COUNCILLORS have decided to carry out a site visit before determining the planning decision on a wind turbine application which received sixty letters of representation.
The application for full planning permission for erection of one wind turbine of 81 metres in height on land to the North East of Brigton Farm, Laurencekirk, was discussed by members of the Kincardine and Mearns area committee last week.
It was explained to councillors on the committee that the wind turbine was being applied for in order to be connected to the national grid to help sustain the applicant’s business.
They were also told that of the representations, 52 were in support of the proposal; for reasons including that the turbine would help address climate change, would reduce reliance on foreign resources of fuel/power and help secure Britain’s energy security.
Eight representations were against the proposal. This included an objection from Mearns Community Council.
The main reason for the objections was the visual impact on the landscape that the turbine would cause. Other reasons for objecting to the application included noise concerns, the impact on tourism and heritage of the area, preservation of the landscape, the fact that if approved the whole area of the Mearns will be open for turbine development and health concerns within 10km of turbines.
It was explained to the committee that the single turbine is very close to the proposed site of two smaller turbines, however this application could not be taken into account as it is yet to go through planning. The recommendation on the application was for a delegated grant.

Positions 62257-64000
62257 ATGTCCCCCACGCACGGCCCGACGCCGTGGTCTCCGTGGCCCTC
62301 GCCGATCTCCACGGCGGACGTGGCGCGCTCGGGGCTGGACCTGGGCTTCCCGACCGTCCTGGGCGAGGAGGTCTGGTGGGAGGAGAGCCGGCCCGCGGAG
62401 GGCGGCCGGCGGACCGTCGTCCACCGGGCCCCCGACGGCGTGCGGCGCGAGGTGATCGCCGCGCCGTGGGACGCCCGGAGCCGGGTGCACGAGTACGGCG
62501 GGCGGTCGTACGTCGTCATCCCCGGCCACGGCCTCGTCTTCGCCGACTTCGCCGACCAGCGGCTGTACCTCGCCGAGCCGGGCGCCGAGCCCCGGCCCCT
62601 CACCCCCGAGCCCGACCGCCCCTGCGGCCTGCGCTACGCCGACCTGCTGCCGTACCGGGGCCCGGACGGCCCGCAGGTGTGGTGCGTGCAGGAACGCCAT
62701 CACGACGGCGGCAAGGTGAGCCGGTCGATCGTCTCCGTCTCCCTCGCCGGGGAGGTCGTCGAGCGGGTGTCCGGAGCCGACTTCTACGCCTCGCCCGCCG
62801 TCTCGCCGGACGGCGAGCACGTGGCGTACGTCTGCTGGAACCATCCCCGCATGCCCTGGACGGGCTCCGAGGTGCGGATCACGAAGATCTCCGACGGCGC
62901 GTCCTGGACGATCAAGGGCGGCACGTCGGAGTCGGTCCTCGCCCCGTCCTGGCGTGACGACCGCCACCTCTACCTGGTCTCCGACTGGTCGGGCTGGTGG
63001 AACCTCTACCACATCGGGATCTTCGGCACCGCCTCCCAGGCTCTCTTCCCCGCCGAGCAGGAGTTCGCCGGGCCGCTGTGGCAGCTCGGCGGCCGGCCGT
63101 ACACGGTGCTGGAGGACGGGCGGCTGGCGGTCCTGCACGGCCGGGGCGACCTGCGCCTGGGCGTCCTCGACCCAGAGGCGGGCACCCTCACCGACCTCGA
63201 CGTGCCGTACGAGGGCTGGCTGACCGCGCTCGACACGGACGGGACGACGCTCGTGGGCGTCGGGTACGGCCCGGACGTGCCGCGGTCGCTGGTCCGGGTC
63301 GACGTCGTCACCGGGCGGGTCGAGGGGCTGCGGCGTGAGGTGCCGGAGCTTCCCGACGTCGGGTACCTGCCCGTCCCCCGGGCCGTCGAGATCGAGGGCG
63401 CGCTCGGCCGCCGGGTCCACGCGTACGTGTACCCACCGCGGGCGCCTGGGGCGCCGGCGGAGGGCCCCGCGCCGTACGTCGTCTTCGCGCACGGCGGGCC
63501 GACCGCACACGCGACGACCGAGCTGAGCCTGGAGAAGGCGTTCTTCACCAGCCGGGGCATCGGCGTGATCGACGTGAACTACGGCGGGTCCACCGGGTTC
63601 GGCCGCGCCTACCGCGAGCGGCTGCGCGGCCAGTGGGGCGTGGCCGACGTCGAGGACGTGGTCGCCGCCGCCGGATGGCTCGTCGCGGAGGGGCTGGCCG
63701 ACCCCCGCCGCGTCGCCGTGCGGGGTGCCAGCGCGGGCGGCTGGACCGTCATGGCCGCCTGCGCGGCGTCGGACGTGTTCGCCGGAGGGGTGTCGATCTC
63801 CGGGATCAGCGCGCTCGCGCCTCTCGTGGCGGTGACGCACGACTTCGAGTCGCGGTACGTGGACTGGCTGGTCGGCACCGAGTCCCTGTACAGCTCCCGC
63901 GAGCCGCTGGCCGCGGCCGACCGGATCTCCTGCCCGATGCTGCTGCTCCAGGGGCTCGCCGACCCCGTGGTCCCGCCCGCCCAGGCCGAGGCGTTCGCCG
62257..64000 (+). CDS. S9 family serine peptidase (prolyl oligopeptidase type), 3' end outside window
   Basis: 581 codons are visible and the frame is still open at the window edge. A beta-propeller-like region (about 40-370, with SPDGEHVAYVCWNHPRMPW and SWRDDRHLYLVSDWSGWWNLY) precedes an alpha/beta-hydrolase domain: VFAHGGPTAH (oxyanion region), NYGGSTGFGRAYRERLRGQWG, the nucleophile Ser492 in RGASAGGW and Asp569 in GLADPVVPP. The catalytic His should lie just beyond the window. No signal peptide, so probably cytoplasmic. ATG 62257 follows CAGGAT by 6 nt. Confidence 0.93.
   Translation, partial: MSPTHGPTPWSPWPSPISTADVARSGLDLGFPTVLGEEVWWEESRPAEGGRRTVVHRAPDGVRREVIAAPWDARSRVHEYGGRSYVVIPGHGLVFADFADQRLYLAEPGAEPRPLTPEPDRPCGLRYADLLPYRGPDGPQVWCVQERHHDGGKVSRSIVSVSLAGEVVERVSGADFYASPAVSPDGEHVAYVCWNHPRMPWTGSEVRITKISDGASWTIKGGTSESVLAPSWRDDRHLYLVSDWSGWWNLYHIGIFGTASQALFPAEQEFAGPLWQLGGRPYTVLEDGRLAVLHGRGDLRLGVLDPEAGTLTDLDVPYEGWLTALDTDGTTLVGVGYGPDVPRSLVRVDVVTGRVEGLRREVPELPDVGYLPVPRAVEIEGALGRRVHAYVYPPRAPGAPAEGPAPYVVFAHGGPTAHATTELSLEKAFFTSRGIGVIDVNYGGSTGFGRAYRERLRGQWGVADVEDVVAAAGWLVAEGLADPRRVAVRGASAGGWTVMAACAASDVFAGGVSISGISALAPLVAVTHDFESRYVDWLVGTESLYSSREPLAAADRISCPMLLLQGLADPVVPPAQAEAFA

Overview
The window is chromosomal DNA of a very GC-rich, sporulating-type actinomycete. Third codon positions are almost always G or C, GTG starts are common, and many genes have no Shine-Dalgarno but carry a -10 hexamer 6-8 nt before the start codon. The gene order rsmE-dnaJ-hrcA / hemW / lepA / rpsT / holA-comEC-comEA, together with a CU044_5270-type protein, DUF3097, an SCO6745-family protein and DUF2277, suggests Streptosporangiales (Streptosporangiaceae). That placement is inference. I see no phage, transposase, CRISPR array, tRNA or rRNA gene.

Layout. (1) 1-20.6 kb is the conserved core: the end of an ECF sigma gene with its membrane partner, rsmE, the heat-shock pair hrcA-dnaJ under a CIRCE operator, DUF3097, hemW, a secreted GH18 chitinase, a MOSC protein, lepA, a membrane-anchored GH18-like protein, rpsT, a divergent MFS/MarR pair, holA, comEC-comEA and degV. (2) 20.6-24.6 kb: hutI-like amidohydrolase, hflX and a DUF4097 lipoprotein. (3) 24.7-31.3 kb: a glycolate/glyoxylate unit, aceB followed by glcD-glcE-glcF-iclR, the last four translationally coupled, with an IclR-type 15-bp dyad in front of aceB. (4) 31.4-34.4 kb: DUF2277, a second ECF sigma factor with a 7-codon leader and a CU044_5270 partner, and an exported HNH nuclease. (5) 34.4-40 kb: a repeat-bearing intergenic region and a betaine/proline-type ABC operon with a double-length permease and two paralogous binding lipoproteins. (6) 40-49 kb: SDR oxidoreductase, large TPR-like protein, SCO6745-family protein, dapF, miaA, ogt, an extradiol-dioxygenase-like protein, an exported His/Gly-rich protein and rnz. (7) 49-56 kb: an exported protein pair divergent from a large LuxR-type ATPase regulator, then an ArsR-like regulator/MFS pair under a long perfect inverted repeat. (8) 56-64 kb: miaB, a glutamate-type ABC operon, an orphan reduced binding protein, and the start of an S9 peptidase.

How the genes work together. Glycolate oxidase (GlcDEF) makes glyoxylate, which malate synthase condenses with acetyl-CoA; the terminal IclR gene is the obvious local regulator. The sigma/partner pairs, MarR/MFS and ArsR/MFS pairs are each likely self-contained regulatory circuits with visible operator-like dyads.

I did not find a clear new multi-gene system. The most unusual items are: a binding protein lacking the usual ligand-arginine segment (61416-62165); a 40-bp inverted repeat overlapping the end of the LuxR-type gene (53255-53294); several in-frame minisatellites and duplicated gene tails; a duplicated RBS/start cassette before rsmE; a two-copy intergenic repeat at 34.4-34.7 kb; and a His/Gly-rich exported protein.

One objector attended the meeting to discuss his concerns. Mr David Johnston, an artist who paints landscapes in the Mearns, urged members of the committee to refuse the application.
He said: “This is a case of the interest of local people being ignored by the Council to appease national energy aims, we need to remember that local democracy is an important part of planning.”
He also described how the language used in the report about the application shows that planners found it “difficult to find a reason to recommend” the plans. Mr Johnston argued the case passionately for refusing the turbine.
The applicant, Mr McWilliam, also made his case to the committee explaining his need for further income to allow his business to continue growing. He also defended the positioning of the wind turbine on his land, after it was pointed out that it was far away from any of the farm houses.
Mr McWilliam explained that the proposed site was the best for creating wind power and was next to a site which allows easy access to the national grid.
Following the presentations the members of the committee then discussed the application.
Provost Bill Howatson suggested a site visit to allow the committee to see where the turbine would be placed.
Councillor Mike Sullivan however had concerns about this. He said: “It will be extremely difficult to envisage something which is 81 metres high without some point of reference.
“This is going to save an awful lot of C02 emissions. This is a good project and I think it is not going to prove much of an intrusion.”
Councillor Sullivan then proposed that the committee agree to the recommendation for delegated grant, this was seconded by Councillor Graeme Clark. However this did not get the support needed to be approved Members agreed by a vote of 4 to 7 to go with Provost Howatson’s motion, which was to carry out a site visit.